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Mid-March 'likely' for Malaysian polls
Publication Date : 11-01-2013
As the government busies itself with dishing out goodies, the timeline for their distribution is being closely watched by Malaysians for clues as to the timing of the general election.
With nearly 4 billion ringgit (US$1.32 billion) in one-off handouts due to be disbursed to millions of retirees, poor households and students in the next few months, election observers say polls look likely to be held well after Chinese New Year in mid-February.
"At mid-March, there might be room to hold elections before Parliament is automatically dissolved," said Professor Shamsul Adabi Mamat, political analyst at Universiti Kebangsaan Malaysia.
The ruling Barisan Nasional (BN), one of the longest-ruling governments in the world, is expected to face a tough challenge from its most organised opposition yet. Its mandate runs out on April 28 and elections must be held no later than 60 days after, or end June.
Between now and March, the government is set to hand out 250 ringgit in book vouchers to university students, 200 ringgit in smartphone rebates to the young, and 500 ringgit in cash assistance for households earning 3,000 ringgit or less, and is likely to want to capitalise on the feel-good factor.
A likely window for elections could be the March 23 weekend, as it falls at the start of the school holidays but before the Good Friday holiday, said Prof Shamsul.
The next session of Parliament is scheduled to start in mid-March. While Prime Minister Najib Razak may be reluctant to ask for a dissolution midway in deference to the King, who will open the session, there is another factor at play. The Negri Sembilan state assembly, controlled by the BN, is the first state to end its mandate, on March 26. All other states - except one other - have until April 28.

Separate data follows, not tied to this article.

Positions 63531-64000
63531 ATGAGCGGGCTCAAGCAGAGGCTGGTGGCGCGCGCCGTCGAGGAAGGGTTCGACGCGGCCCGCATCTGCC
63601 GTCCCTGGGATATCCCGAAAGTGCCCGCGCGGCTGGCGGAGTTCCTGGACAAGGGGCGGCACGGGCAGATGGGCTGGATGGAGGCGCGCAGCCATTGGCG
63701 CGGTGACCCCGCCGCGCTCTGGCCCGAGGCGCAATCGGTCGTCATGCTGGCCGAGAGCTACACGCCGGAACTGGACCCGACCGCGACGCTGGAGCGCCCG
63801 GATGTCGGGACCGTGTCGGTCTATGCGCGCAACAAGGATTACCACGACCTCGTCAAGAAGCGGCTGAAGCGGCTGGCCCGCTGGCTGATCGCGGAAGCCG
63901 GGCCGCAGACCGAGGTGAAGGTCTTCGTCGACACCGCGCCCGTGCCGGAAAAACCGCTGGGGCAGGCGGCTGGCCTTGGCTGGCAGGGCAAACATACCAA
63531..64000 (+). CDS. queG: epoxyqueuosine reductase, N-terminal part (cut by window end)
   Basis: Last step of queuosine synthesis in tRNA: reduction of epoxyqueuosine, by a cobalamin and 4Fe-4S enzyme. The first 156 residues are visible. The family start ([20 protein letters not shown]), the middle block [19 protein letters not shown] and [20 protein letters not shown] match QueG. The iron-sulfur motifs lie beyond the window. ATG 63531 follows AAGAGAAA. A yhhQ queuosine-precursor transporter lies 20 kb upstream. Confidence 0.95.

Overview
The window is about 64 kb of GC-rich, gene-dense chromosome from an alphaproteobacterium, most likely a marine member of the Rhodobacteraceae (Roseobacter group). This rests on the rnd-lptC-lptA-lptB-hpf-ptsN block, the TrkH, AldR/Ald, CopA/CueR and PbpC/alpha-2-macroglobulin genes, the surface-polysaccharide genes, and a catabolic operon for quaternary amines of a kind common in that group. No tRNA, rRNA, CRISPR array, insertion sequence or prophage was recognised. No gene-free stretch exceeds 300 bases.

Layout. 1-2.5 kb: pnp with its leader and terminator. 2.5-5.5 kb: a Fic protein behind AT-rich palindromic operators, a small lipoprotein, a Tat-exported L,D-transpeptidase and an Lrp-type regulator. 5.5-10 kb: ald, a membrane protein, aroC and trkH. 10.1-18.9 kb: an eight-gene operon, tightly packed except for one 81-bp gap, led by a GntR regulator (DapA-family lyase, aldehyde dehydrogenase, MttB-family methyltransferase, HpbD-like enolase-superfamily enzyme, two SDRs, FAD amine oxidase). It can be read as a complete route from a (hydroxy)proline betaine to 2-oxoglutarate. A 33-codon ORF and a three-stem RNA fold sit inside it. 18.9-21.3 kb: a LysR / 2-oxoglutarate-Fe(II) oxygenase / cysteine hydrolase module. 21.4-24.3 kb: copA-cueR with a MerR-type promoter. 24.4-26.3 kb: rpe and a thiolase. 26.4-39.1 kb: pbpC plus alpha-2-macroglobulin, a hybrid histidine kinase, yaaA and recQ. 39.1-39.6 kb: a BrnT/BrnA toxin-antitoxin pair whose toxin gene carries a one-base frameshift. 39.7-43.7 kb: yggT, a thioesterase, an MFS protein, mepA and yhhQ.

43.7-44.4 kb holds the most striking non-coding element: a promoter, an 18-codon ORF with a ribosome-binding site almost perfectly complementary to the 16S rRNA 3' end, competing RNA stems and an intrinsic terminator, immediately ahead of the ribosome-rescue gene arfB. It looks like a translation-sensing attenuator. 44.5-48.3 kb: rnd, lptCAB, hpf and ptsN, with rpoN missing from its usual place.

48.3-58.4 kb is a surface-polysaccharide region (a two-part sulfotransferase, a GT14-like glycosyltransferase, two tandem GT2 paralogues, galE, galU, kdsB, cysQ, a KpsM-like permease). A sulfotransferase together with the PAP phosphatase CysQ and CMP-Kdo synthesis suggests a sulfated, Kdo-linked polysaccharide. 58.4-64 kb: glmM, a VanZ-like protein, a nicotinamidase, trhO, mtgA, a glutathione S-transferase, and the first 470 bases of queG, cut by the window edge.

This may prompt the Prime Minister to seek to dissolve Parliament and the state assemblies before March 26.
After dissolution, the Election Commission will set a date for nomination, followed by at least 11 campaign days before polling.
So mid-March till mid-May looks likely, analysts said. Then the calendar gets busy again: Vesak Day is on May 24, the King's birthday is on June1, and the harvest festivals of the indigenous ethnic groups in Sabah and Sarawak fall on May 30 and June1 and usually go on for some time.
Some analysts said that by handing out so many one-off payments, the government risks a backlash when the goodies stop.
"They (the government) use goodies to sway your feelings near the elections. They may be sweet now but could be bitter if they are retained," said Stanley Teoh, a former air force serviceman living in Petaling Jaya.
Wan Saiful Wan Jan, chief of the think-tank Ideas, agrees. "The problem is that Malaysian society has become desensitised to handouts and increasingly, we are expecting these offers to come from politicians," he told The Straits Times.
Mohd Raside Shafad, who is pursuing a master's degree in chemical engineering at Universiti Putra Malaysia in Selangor, is happy to get his 200 ringgit smartphone rebate and 250 ringgit book voucher. "I'm glad the government is giving these out because any assistance will help a lot," he said.
Still, he said, he has not decided who to vote for in the elections.